Functional and Anatomical MRI Acquisition
The BOLD fMRI measurements were obtained in a whole-body, 3-T Magnetom Trio scanner (Siemens). The scanning session included anatomical and functional imaging. The functional protocols were based on multislice gradient echoplanar imaging (EPI) using Siemens's 12-channels Head Matrix Coil. The functional data were collected under the following timing parameters: time repetition (TR) = 1.5 s, time echo (TE) = 30 ms, flip angle (FA) = 70°, imaging matrix = 80 × 80, field of view (FOV) = 24 × 24 cm (i.e., in-plane resolution of 3 mm). In all, 27–35 slices with slice thickness = 4.1–4.3 mm and 0.4–0.5 mm gap were oriented in the axial position, for complete coverage of the whole cortex. The first 10 images (during the first baseline rest condition) were excluded from the analysis because of nonsteady-state magnetization. High-resolution 3D anatomical volumes were collected using a 3D-turbo field echo (TFE) T1-weighted sequence (equivalent to magnetization prepared rapid gradient echo (MP-RAGE)). Typical parameters were FOV 23 cm (RL) × 23 cm (VD) × 17 cm (AP); Foldover- axis: RL, data matrix: 160 × 160 × 144 zero-filled to 256 in all directions (ca. 1 mm isovoxel native data), TR/TE = 9 ms/6 ms, FA = 8°. Cortical reconstruction included the segmentation of the white matter using a grow-region function embedded in the BrainVoyager QX 2.0.8 (Brain Innovation) software package. The cortical surface was then inflated. Group results were superimposed on a 3D cortical reconstruction of a Talairach normalized brain (Talairach and Tournoux 1988).
Preprocessing of fMRI Data
Data analysis was initially performed using the BrainVoyager QX 2.0.8 software package. Functional MRI data went through several preprocessing steps that included slice scan time correction and head motion correction. No data included in the study showed translational motion exceeding 2 mm in any given axis, or had spike-like motion of >1 mm in any direction. Preprocessing also included high-pass filtering using a general linear model (GLM)-Fourier based approach implemented in the BrainVoyager QX 2.0.8 software package. In this method, the GLM is used to estimate the contribution of low-frequency and linear drifts to the voxels’ time course by a design matrix containing sines and cosines of low frequency (cutoff frequency: 2 cycles/scan), as well as a linear trend predictor. The resulted predicted time course was then subtracted from the original time course to obtain a filtered time course. In the periodic experiment, we also implemented temporal smoothing to improve the signal-to-noise ratio by convolving the fMRI signal in the time domain using a Gaussian kernel with full width at half maximum (FWHM) of 4 s. For group analyses, the functional data also underwent spatial smoothing (spatial Gaussian smoothing, FWHM = 6 mm) to overcome intersubject anatomical variability within and across experiments. Functional and anatomical data sets for each subject were aligned and fit to the standardized Talairach space (Talairach and Tournoux 1988).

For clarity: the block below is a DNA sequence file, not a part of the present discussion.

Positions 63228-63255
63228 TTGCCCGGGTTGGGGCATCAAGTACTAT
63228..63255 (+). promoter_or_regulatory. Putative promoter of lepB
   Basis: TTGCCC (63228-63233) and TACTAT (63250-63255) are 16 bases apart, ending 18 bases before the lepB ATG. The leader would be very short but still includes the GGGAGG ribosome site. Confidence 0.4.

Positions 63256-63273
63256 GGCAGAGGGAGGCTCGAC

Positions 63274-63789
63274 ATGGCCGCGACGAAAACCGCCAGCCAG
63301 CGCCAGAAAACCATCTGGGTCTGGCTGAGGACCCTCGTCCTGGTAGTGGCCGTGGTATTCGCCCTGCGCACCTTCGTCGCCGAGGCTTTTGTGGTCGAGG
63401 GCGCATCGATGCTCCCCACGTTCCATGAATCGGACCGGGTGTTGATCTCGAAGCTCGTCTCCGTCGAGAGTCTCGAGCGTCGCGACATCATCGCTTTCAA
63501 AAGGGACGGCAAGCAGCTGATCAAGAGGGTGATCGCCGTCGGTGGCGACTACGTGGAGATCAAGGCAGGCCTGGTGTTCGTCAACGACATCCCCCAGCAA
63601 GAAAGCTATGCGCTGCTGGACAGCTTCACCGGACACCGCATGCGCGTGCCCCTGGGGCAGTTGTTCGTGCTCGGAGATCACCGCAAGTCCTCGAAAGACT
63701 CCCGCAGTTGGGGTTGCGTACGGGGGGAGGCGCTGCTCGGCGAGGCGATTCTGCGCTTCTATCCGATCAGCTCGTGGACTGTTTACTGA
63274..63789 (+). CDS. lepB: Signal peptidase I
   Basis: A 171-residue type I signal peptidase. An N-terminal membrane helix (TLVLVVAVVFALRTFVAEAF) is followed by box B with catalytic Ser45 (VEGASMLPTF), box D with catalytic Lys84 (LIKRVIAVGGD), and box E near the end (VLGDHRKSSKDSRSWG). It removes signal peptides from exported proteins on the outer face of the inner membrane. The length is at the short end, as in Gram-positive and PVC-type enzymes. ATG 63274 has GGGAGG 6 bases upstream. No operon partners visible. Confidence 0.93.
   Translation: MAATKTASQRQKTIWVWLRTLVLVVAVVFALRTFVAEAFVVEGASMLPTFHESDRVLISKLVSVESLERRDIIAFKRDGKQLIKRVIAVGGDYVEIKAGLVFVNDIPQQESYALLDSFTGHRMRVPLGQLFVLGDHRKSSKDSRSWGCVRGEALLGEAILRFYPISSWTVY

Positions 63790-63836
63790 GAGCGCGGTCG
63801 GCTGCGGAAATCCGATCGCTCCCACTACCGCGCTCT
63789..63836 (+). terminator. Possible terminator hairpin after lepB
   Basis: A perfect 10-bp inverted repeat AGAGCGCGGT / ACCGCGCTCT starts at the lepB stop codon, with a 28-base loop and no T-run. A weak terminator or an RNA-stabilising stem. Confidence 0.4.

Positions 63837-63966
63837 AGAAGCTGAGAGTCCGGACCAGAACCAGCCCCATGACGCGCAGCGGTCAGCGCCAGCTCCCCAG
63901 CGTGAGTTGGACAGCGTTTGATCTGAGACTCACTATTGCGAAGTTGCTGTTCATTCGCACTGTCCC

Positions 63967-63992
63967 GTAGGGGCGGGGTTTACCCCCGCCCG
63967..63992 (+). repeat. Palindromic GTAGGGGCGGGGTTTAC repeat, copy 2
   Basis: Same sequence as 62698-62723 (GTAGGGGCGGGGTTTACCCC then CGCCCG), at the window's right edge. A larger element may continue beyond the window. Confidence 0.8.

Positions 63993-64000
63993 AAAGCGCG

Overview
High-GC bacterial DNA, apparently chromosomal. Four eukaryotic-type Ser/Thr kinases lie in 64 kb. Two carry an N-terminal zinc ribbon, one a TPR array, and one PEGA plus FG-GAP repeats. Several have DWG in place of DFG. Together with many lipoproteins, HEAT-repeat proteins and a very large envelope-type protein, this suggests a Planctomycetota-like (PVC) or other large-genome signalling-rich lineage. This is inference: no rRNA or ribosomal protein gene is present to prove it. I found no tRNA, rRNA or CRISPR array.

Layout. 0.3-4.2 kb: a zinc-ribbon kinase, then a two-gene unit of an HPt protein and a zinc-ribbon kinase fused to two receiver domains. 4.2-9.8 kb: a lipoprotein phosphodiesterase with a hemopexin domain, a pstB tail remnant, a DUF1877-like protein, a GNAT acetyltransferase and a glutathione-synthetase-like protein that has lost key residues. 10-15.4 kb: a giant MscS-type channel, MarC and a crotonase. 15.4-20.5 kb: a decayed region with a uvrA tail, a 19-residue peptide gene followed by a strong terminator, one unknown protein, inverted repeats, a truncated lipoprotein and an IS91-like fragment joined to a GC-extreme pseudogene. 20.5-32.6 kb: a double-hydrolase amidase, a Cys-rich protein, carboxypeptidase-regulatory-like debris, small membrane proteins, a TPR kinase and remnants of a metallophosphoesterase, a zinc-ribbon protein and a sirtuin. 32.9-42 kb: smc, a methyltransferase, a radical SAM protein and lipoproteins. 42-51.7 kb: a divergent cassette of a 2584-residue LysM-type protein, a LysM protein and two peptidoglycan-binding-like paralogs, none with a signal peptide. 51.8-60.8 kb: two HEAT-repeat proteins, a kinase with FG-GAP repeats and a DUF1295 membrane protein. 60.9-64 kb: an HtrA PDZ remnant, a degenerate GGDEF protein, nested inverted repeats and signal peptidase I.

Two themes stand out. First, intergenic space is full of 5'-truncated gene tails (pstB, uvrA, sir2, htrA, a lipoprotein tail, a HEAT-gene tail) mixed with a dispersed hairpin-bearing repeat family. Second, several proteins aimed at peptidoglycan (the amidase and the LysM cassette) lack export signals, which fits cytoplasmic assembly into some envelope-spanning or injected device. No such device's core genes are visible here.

In order to map the somatosensory homunculus, we used 2 phase-locking analytic approaches—spectral analysis and cross-correlation. We conducted the 2 pipelines of analysis independently from each other, without using any result from one pipeline for the analysis in the other.
Spectral analyses were conducted with an in-house program using MATLAB (MathWorks). Following standard retinotopy procedures (Engel et al. 1994, 1997), we applied Fourier analysis to the time course of each voxel, locked to the stimulus repetition frequency (Hertz and Amedi 2010; Striem-Amit et al. 2011; Zeharia et al. 2012). The Fourier analysis delivered amplitude and phase values of the time course in each voxel.
Figure 1B shows the Fourier amplitudes in various frequencies in a typical voxel at the postcentral gyrus (PCG). This amplitude was the highest at the repetition frequency (0.037 Hz). For each voxel, both the amplitude and phase parameters were used to construct a pure cosine, which served as a model of the activation:
A Pearson's correlation coefficient was then calculated between the model and the original time course, yielding a correlation coefficient for each voxel.
Figure 1C shows the BOLD signal in the same voxel, along with a pure cosine function made up of the amplitude and the phase values at the repetition frequency. This cosine profile served as a model of the activation for further statistical evaluation of the results. A Pearson's correlation coefficient was calculated between this model cosine and the time course in each voxel and this was used as a direct measure of the voxel's response to the tactile stimulation (regardless of the specific body segment represented in this voxel).